It is very easy to get attracted by glossy numbers in Alibaba’s IPO prospectus: 231 million active buyers last year, 72% revenue growth and 44% profit margins.
After page 19 of the document, is a grim reminder that putting money in a Chinese company -- particularly one as growing as Alibaba -- is also a gamble on how nicely it can get along with Beijing.
The company might raise up to $20 billion in its IPO later this year, 100 times more than the average Chinese IPO in the U.S.
Alibaba is supported by Chinese government. A survey by the Ministry of Human Resources and Social Security indicates that over 10 million people are employed in the e-commerce sector of China. Government’s ban on foreign companies has bolstered domestic companies. Alibaba has invested in Chinese video and messaging services.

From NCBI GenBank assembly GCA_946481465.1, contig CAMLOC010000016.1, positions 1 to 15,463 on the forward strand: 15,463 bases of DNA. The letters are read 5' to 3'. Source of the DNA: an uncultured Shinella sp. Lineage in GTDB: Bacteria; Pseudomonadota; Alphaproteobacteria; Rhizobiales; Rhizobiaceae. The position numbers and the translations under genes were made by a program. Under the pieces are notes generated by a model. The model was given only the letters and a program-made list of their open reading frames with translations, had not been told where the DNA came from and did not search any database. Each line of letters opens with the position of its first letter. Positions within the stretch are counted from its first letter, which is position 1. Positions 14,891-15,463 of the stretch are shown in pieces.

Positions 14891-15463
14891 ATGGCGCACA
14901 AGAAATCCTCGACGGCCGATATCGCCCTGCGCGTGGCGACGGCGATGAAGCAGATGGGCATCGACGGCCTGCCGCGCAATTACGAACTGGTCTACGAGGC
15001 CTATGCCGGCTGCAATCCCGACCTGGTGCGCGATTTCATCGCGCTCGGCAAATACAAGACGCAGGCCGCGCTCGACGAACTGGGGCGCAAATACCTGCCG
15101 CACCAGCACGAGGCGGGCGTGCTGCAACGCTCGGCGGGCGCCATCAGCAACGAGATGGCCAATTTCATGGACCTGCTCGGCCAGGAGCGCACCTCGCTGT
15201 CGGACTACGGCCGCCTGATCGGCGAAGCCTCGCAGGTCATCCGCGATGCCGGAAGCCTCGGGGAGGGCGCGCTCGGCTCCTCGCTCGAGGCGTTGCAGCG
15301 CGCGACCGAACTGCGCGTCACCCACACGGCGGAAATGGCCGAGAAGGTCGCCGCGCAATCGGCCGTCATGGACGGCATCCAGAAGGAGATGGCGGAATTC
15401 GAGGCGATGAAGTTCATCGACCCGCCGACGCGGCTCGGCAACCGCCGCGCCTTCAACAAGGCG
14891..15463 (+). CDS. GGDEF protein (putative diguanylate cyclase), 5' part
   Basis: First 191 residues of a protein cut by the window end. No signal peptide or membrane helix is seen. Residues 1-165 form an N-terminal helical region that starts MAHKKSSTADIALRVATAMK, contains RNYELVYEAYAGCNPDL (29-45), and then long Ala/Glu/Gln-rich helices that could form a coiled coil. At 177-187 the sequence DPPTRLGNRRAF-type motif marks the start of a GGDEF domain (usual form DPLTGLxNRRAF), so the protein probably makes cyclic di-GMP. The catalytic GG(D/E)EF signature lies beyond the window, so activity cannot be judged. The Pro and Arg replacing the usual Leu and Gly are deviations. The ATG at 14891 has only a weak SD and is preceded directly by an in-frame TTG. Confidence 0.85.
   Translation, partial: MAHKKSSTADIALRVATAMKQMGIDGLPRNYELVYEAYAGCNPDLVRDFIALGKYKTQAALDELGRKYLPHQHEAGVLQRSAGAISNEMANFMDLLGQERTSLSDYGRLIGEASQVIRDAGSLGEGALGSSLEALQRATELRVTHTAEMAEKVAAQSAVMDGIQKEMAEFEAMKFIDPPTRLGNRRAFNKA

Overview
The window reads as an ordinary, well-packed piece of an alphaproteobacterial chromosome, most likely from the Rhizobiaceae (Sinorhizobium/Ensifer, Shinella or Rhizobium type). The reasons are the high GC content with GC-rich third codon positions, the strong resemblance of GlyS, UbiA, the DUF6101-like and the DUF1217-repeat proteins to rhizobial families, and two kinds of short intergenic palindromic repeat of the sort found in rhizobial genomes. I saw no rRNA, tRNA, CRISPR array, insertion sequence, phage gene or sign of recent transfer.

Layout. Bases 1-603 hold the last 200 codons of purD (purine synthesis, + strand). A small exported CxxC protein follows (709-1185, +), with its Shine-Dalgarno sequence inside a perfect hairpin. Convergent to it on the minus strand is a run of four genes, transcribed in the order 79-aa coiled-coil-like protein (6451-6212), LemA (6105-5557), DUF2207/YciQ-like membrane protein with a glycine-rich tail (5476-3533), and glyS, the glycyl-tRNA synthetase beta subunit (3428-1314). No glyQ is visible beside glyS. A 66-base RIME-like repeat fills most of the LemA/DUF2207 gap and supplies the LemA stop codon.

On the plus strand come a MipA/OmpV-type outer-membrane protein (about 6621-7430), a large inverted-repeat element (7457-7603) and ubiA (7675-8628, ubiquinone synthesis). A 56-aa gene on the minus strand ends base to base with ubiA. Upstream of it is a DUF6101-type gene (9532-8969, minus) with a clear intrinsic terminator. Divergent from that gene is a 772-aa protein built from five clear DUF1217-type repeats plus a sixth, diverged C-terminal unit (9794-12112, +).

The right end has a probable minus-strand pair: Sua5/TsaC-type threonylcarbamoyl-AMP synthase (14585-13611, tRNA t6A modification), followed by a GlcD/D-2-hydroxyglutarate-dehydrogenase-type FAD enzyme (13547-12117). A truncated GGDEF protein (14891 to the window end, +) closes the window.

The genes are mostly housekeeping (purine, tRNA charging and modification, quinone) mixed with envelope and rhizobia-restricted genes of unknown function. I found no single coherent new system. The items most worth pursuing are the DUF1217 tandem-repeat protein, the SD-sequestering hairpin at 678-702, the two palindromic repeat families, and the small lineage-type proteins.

Just like many other Chinese companies, Alibaba will depend on a legal configuration called a variable interest entity, or VIE, needed by the Chinese government for specific industries. The VIE provides foreign investors exposure to losses and gains through contracts instead of direct ownership.
Investors should keep in mind that you do not really own the business as most people would think in the United States.
Alibaba earns most of its revenue from totally foreign-owned companies, it might be affected if Chinese government wakes up tomorrow morning and revokes its VIE license.